For the past 20 months the Federal Government has been
contemplating changes to be made to the Franchising Code of
Conduct. Whilst we await the final legislation to be released, our
best guess as to how the new legislation will read is as
The new Code will come into effect from the 1st of January 2015
and will apply immediately to all franchise agreements;
The provisions of the Code (notably good faith) and new
pecuniary penalties apply to conduct as and from 1 January
Franchisors will be required to provide prospective franchisees
with a new Information Statement which explains franchising and
outlines some of the potential risks;
There will be a new form disclosure document for franchisors
and will exclude provisions such as clause cross-referencing
requirements. However there will be additional disclosure in
e-commerce and online sale arrangements;
franchisee capital expenditure requirements; and arrangements
that apply at end of term, and more
explicit disclosure if a franchisee has no right to a renewal
or extension of the agreement or to enter into a new agreement at
end of term;
Obligations relating to marketing funds particularly the
requirement to have all funds paid into a separate bank account and
an explanation of the expenses for which the marketing fund will be
used for will need to included in agreements;
A new codification of the common law duty of good faith will be
There are likely to be new provisions concerning disputes,
including prohibition on dispute resolution occurring outside the
state where the franchised business is located and a prohibition on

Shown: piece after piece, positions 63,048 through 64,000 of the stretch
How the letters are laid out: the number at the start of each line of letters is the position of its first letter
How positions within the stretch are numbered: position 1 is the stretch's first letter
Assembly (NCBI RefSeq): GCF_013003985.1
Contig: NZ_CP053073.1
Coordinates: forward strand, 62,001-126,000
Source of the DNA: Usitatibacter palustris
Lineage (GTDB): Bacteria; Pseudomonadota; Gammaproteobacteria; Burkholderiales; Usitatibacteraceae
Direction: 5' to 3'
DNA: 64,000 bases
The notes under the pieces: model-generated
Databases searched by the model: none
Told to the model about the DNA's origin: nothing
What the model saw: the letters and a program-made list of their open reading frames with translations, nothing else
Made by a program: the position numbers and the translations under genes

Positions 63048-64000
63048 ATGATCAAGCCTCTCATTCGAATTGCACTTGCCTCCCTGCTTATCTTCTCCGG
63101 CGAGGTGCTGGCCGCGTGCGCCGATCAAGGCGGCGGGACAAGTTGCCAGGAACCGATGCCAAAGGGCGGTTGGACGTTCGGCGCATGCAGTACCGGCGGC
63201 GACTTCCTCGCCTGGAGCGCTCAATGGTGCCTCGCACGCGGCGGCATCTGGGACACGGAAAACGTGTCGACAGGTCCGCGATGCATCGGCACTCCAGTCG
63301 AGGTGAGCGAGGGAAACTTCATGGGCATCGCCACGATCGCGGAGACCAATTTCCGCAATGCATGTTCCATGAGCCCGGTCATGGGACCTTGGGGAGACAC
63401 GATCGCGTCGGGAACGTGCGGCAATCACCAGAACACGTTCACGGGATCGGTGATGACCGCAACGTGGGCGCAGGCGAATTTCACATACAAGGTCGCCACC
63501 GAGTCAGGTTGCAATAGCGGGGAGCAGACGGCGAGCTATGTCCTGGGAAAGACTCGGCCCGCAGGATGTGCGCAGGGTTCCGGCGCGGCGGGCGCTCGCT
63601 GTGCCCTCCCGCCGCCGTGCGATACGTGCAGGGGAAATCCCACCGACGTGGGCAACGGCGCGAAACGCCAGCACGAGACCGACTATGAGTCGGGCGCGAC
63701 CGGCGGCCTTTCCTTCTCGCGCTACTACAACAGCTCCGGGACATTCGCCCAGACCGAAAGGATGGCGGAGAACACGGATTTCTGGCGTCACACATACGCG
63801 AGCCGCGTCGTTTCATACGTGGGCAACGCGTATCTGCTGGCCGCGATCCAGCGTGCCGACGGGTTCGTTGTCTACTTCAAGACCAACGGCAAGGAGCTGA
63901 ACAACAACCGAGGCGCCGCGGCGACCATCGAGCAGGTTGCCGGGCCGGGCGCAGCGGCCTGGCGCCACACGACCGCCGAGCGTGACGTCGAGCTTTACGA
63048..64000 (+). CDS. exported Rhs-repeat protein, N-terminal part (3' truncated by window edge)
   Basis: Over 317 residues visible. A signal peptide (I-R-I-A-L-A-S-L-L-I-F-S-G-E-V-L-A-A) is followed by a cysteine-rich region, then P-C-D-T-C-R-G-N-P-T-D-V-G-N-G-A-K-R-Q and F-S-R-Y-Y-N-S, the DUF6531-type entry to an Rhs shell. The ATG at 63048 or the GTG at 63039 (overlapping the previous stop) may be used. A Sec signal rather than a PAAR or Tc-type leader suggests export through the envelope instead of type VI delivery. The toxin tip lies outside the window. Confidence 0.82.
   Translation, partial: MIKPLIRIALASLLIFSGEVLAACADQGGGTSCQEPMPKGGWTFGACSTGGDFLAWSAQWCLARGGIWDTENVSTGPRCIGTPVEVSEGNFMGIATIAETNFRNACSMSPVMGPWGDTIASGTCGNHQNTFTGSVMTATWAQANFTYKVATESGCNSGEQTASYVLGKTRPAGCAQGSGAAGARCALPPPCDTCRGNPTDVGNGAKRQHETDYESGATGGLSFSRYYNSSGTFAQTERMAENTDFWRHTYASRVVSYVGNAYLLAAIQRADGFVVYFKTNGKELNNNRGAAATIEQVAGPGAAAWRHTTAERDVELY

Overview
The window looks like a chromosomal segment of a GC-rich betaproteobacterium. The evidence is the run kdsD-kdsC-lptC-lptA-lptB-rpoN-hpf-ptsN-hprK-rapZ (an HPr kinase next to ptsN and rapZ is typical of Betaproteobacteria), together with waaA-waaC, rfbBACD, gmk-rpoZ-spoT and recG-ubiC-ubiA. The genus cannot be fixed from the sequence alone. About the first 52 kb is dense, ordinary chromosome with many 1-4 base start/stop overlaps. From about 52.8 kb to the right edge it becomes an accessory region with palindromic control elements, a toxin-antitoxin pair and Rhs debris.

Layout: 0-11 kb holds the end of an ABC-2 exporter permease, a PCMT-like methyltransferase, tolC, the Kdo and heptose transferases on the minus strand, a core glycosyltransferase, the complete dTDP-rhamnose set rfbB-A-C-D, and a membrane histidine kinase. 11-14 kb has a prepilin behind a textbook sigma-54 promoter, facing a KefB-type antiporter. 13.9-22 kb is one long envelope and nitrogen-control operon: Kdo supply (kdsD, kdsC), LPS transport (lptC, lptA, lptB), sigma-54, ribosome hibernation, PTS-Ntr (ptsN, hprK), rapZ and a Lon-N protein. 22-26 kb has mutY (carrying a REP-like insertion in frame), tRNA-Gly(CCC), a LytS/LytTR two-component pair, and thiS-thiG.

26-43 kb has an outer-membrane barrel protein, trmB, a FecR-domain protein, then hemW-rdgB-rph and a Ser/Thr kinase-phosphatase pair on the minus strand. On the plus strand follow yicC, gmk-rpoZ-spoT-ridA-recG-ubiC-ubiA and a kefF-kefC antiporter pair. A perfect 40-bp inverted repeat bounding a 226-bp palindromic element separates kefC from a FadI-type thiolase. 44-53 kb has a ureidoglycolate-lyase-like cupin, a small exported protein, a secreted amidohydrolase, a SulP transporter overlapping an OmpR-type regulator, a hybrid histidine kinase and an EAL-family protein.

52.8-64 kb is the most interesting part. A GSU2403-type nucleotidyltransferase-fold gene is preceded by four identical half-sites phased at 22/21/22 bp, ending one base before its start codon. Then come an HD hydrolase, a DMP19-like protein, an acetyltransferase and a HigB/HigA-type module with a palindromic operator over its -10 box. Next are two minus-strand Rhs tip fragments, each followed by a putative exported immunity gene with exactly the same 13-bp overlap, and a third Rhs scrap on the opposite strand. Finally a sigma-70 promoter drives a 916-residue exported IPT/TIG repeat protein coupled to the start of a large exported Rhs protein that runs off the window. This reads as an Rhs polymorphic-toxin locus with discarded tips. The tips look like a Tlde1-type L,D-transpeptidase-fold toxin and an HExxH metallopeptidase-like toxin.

the franchisor passing on its dispute resolution costs;
Whilst we suspect that the Code will include transitional
provisions that may allow franchisors to defer updating the
disclosure document following the implementation of the new Code in
January until after 30 June 2015, or in effect, 31 October 2015,
this is yet to be confirmed.
Nonetheless if a franchisor decides to not change its disclosure
document the terms of the franchise agreement will be affected by
the new Code as of and from 1 January 2015. Changes to franchise
agreements may be necessary to address issues such as restraint of
trade, compensation (if any) at end of term and unfair contracts
The content of this article is intended to provide a general
guide to the subject matter. Specialist advice should be sought
about your specific circumstances.
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We discuss whether certain clauses commonly found in ordinary commercial contracts could be considered to be penalties.
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